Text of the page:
Berlin (CNSnews.com) – The European Union is continuing to discuss with U.S. officials the opening-up of travel to Europe this summer for those able to produce certificates showing they have been vaccinated against the coronavirus, in a bid to salvage its hard-hit tourism sector.
The move is part of an overall E.U. plan to roll out a “digital green certificate” program. The European Parliament is set to vote on the so-called coronavirus “passport” issue on Wednesday.
The program would see a standard for digital certificates, acceptable across all member states, identifying whether the bearer has been vaccinated, has tested negative for COVID-19, or has previously recovered from the respiratory disease.
Coordinating the program and travel rules across 27 countries by the summer will prove challenging, as some member-states – despite appeals by the European Parliament – have already begun issuing a patchwork of varying certifications, or deciding independently on rules for future travel.
During an online session on Tuesday, member of the European Parliament Juan Aguilar warned that member-states "must stop imposing unilateral impositions, and restore clarity and trust to citizens.”
A day earlier, European Commission spokesperson Adalbert Jahnz conceded that states have already began adopting their own rules, and noted that governments were not obligated to follow E.U. guidelines.
Jahnz urged members not to take “unilateral approaches.”
Greece, for example, has already waived quarantine requirements for visitors, including Americans, who can show proof of vaccination or a recent negative test. Cyprus will be introducing similar rules from May 10, its tourism minister announced on Monday. Croatia, another country that relies heavily on tourism, reopened to U.S. travelers on April 1.
Jahnz confirmed that the E.U. was in talks with the U.S. and hoped to see a return of travel from North America soon.
“We have been following very closely the progress of vaccination in the United States and we seek to restore transatlantic travel as soon as it is safe to do so,” he said.
European Commission president Ursula von der Leyen told the New York Times at the weekend that Americans “vaccinated with vaccines approved by European Medicines Agency” would be able to visit the E.U. this summer.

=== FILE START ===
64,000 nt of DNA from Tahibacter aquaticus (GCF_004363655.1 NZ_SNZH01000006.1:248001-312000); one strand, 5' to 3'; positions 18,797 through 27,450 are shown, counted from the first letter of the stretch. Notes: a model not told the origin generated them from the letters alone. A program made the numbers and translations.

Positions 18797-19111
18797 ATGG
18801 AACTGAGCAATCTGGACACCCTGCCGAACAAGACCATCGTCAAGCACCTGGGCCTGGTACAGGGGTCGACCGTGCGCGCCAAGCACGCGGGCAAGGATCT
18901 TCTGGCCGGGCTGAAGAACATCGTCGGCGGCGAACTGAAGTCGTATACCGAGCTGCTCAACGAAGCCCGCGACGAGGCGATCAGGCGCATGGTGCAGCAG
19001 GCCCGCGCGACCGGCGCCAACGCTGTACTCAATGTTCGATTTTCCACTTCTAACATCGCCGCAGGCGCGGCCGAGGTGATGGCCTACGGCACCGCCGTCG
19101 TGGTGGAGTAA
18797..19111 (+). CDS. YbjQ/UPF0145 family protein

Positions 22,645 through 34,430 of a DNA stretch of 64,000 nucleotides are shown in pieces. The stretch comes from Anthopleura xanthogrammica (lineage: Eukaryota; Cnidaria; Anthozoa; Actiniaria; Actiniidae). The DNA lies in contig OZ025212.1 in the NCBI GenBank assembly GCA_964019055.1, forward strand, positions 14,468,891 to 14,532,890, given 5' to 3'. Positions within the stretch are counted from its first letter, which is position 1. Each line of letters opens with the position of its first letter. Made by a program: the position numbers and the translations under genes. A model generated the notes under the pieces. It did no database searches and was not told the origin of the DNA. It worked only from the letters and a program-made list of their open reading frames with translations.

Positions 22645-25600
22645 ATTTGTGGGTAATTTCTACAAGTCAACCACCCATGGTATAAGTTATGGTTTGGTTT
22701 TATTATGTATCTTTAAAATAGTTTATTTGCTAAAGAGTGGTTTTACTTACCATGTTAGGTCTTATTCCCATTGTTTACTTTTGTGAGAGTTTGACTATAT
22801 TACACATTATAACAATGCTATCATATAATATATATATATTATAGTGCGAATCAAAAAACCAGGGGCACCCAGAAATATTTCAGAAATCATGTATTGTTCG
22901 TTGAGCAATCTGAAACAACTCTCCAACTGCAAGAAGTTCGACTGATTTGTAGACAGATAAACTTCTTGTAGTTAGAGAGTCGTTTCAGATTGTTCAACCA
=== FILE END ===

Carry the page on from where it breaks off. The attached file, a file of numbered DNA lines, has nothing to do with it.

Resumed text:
The EMA has approved all three vaccines okayed by the FDA for use in the U.S.: Moderna, Johnson & Johnson and Pfizer/BioNTech.
Various E.U. countries have already prepared some sort of digital certification app, which they say they will be compatible with the E.U.’s green certificate system.
France became the first last week, with its TousAntiCovid app allowing users to record COVID-19 test results for checks at borders, using a system which officials say will be harmonized across Europe.
Spain’s government said Tuesday it would be ready to use digital certificates by June, pending a successful test in May, while Estonia said its digital vaccination certificate would be completed by the end of the week, designed to “go hand-in-hand with the European green pass project.”
A bloc-wide reopening in time for summer would spell relief in particular for southern members such as Italy and Greece, which rely heavily on tourism.
According to the World Travel and Tourism Council, before the pandemic tourism and travel contributed to about 13 percent of Italy’s gross domestic product and 21 percent of the Greek GDP. Because of the crisis, Italy’s GDP declined by 8.9 percent last year while Greece’s dipped 8.2 percent.
WTTC president Gloria Guevara this week that for the tourism sector, the pandemic “has been 18 times worse than the 2008 financial crash.”
Still, ethical concerns arising over coronavirus “passports” remain.
“There are real advantages to facilitating and harmonizing the process for certifying that someone is vaccinated, immune or infection-free. This is particularly true when it comes to making travel easier,” a spokesperson for the Center for European Policy Studies said on Tuesday.
“But using certificates to grant privileged access to places or services raises human rights issues and should be approached with caution.”